British National Party members have gained a foothold in schools across some parts of the country, teachers warned today.
Members of the National Union of Teachers (NUT) – the biggest classroom union – argued that teachers or parent governors who sympathised with the BNP should be banned from schools.
Last month, ministers ruled out banning members of the far right party from the teaching profession, after an independent inquiry into racism in schools decided such a move would be disproportionate.

But Jason Hill, a teacher in Stoke-on-Trent, in Staffordshire, which has eight BNP councillors, told the NUT's annual conference in Liverpool that there were "a number" of school governors from the far right party in his area and he believed they should be stripped of their posts.
"We haven't succeeded in removing a single one," he said. "Members of the BNP should be barred from this position."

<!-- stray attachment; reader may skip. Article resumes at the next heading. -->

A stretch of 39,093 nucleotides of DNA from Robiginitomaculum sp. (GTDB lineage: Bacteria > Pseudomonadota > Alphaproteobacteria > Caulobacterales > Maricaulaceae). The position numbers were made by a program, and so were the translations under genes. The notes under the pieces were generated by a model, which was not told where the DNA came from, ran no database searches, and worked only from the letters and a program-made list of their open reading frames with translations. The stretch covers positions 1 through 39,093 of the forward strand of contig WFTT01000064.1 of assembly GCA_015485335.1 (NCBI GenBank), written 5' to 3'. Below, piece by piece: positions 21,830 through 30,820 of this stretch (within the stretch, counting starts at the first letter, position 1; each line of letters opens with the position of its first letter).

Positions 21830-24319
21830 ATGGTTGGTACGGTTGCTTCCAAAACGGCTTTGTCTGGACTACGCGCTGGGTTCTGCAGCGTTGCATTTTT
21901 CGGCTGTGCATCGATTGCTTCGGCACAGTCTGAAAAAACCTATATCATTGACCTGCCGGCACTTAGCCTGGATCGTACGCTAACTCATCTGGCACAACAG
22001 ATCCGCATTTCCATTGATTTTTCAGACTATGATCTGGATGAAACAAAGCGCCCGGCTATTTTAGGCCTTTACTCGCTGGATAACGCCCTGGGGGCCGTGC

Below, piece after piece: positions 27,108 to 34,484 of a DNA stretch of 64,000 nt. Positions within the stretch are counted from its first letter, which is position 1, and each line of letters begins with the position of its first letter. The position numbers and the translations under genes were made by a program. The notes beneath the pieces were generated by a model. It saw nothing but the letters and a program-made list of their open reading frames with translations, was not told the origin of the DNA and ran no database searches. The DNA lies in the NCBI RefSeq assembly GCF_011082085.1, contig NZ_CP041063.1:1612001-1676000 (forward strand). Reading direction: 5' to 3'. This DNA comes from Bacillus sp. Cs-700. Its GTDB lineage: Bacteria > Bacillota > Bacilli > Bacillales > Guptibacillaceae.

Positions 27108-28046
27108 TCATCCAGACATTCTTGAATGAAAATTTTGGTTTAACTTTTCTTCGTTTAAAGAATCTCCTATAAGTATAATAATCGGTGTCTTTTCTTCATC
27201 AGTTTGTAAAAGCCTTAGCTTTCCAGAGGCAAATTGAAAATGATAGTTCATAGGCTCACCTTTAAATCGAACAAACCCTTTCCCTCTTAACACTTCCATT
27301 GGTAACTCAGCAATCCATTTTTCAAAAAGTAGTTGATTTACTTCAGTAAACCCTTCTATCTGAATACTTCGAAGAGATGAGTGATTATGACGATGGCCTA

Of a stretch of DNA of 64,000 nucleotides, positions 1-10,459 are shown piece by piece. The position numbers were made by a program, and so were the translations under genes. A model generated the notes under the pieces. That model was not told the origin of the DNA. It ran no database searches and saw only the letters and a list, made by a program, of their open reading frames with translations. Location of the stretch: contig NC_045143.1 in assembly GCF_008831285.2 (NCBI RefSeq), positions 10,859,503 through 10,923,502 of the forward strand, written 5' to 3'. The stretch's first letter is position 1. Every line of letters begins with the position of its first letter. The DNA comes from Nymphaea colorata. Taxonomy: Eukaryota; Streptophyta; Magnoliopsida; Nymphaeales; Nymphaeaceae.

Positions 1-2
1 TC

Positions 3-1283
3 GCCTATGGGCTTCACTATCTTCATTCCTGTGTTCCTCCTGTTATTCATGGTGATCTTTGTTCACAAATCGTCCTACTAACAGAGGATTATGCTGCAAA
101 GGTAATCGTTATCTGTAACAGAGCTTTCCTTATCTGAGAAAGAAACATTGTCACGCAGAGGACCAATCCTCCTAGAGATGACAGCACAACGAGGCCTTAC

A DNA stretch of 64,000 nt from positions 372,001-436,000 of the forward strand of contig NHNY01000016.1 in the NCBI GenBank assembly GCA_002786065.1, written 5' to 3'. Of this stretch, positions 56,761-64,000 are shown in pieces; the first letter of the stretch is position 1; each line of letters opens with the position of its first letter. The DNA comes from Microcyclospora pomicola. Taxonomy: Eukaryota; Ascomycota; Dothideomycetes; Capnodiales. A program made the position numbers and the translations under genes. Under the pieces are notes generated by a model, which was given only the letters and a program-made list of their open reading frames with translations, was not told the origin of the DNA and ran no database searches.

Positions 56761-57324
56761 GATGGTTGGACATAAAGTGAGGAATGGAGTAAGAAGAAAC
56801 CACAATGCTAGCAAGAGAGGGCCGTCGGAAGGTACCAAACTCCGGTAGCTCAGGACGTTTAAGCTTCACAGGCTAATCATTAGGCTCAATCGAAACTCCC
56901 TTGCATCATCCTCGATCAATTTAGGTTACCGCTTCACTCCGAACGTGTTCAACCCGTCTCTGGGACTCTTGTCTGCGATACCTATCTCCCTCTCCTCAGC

Prison officers are not allowed to be members of the BNP; the same should be the case for those who work in education, he said. "There is a duty on governors and teachers to promote positive community relations. Those who can't accept these values should be banned."

Teachers from Derby, in the East Midlands, and Dudley, in the West Midlands, said they knew of BNP sympathisers working in education.
Jayne Sinden, a teacher from Dudley, said she came into teaching to "make the world a better place" and was "not going to let those Nazis stop me doing that".
But Jean Roberts, a teacher from Hammersmith and Fulham, in west London, said, while she detested the BNP's views, it was a legal party. "I don't believe the NUT should call on the state to bar teachers from joining a presently legal political party.
"To remove such a basic civil right, the right of association, something trade unionists find especially precious, is in my view a grossly disproportionate response. But more importantly, it gives the BNP a credibility it does not deserve."